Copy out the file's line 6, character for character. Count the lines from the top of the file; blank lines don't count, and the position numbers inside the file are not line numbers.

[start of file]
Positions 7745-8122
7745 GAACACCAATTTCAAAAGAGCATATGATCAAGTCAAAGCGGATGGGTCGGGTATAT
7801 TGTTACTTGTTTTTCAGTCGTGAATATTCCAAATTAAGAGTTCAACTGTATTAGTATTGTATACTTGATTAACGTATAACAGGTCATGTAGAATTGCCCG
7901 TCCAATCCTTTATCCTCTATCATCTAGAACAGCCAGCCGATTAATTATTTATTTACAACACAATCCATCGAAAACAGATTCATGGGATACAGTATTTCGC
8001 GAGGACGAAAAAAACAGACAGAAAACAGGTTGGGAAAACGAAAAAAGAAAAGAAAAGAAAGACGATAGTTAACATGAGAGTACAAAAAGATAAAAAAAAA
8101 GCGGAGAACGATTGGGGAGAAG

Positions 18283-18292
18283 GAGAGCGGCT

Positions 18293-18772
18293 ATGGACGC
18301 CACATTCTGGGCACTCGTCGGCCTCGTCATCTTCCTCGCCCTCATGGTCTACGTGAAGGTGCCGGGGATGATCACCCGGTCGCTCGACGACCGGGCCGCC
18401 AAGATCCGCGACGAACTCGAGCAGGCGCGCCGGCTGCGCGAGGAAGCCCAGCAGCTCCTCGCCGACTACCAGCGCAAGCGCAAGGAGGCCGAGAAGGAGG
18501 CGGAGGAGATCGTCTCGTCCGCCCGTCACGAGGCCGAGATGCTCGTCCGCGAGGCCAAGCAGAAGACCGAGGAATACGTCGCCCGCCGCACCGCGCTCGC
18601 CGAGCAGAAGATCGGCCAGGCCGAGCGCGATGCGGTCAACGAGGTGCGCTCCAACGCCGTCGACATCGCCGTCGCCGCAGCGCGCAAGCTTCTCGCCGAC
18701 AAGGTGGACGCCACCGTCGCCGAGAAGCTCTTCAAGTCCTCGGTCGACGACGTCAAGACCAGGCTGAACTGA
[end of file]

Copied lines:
8101 GCGGAGAACGATTGGGGAGAAG